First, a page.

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Bird of the Week: American Kestrel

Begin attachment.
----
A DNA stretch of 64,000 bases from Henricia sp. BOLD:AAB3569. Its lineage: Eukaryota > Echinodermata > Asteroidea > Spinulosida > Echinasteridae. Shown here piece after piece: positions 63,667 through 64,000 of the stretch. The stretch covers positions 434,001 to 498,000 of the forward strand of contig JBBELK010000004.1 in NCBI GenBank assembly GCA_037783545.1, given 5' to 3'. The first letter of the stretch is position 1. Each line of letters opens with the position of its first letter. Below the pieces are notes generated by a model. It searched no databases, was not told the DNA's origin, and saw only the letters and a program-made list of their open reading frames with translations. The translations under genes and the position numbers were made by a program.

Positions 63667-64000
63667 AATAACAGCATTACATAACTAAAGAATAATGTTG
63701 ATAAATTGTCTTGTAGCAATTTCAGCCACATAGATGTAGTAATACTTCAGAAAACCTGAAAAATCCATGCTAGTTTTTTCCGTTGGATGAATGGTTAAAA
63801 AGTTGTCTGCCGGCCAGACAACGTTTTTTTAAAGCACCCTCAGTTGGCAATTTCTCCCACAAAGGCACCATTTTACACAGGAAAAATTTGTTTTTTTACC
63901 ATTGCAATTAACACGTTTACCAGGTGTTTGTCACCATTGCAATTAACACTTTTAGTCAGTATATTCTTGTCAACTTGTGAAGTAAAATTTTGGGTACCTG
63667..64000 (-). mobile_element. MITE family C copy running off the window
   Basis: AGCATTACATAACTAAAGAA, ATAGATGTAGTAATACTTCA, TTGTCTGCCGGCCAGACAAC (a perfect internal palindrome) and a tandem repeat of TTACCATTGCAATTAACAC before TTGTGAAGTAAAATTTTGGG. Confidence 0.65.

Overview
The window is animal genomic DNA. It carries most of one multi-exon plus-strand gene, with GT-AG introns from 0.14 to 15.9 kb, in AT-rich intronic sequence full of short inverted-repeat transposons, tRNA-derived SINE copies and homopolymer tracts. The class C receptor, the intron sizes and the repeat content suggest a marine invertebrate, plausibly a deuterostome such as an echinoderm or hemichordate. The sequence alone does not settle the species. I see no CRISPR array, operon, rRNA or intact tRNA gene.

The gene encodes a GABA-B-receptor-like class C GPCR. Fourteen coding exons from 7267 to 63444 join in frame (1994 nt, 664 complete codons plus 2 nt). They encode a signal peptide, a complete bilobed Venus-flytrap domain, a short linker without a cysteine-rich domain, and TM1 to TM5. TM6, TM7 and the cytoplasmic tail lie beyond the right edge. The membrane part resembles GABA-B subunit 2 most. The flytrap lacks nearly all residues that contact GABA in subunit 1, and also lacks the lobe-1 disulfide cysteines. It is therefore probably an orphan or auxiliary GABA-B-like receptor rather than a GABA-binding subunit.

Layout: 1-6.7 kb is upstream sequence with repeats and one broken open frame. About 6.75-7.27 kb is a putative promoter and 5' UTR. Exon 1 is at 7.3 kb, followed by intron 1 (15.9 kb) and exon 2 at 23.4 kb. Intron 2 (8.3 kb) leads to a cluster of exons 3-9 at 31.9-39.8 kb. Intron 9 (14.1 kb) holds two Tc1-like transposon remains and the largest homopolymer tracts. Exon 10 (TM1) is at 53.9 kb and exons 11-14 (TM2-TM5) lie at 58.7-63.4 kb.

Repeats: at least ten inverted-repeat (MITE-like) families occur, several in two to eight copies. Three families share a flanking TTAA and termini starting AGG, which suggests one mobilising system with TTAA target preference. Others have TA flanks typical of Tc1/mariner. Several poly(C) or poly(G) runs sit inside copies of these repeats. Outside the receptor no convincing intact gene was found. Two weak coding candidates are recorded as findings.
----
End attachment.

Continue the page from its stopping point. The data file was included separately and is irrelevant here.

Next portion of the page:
When most people think of birds of prey, they envision large, powerful raptors ruling over the skies. With the preconception planted firmly in our minds, when the American Kestrel enters the scene it is often mistaken as something much more demurer. Once commonly referred to as “Sparrow Hawks”, this nickname reflects their small stature as well as one of their favorite meal choices. These birds, however, aren’t hawks at all and are instead classified as a type of falcon. They are notable among other raptors for the fact that males and females have different colorings. Males have grey-blue wings and black bands on their faces with rusty patches covering their back and head, while the females have rust colored bands across their entire bodies and the same black bands as males on their faces. Kestrels are not picky eaters and are known to hunt insects, small birds, reptiles, and mammals. Among their favorites are House Sparrows and grasshoppers. While scanning for prey, kestrels have been known to hover in the air, much like a hummingbird. They are the only bird of prey to do this and manage the feat by flying directly into the wind at just the right speed. Referred to as “windhovering”, this is a very different tactic than what a hummingbird uses! Both parents play a role in raising their young, with the female watching the eggs or chicks while the male hunts for food. Rather than bring attention to the nest’s location, these diligent fathers will call to the female from nearby and she will fly to him to pick up her meal before returning to the nest. To catch these diminutive predators in action, visit any of your Metroparks!

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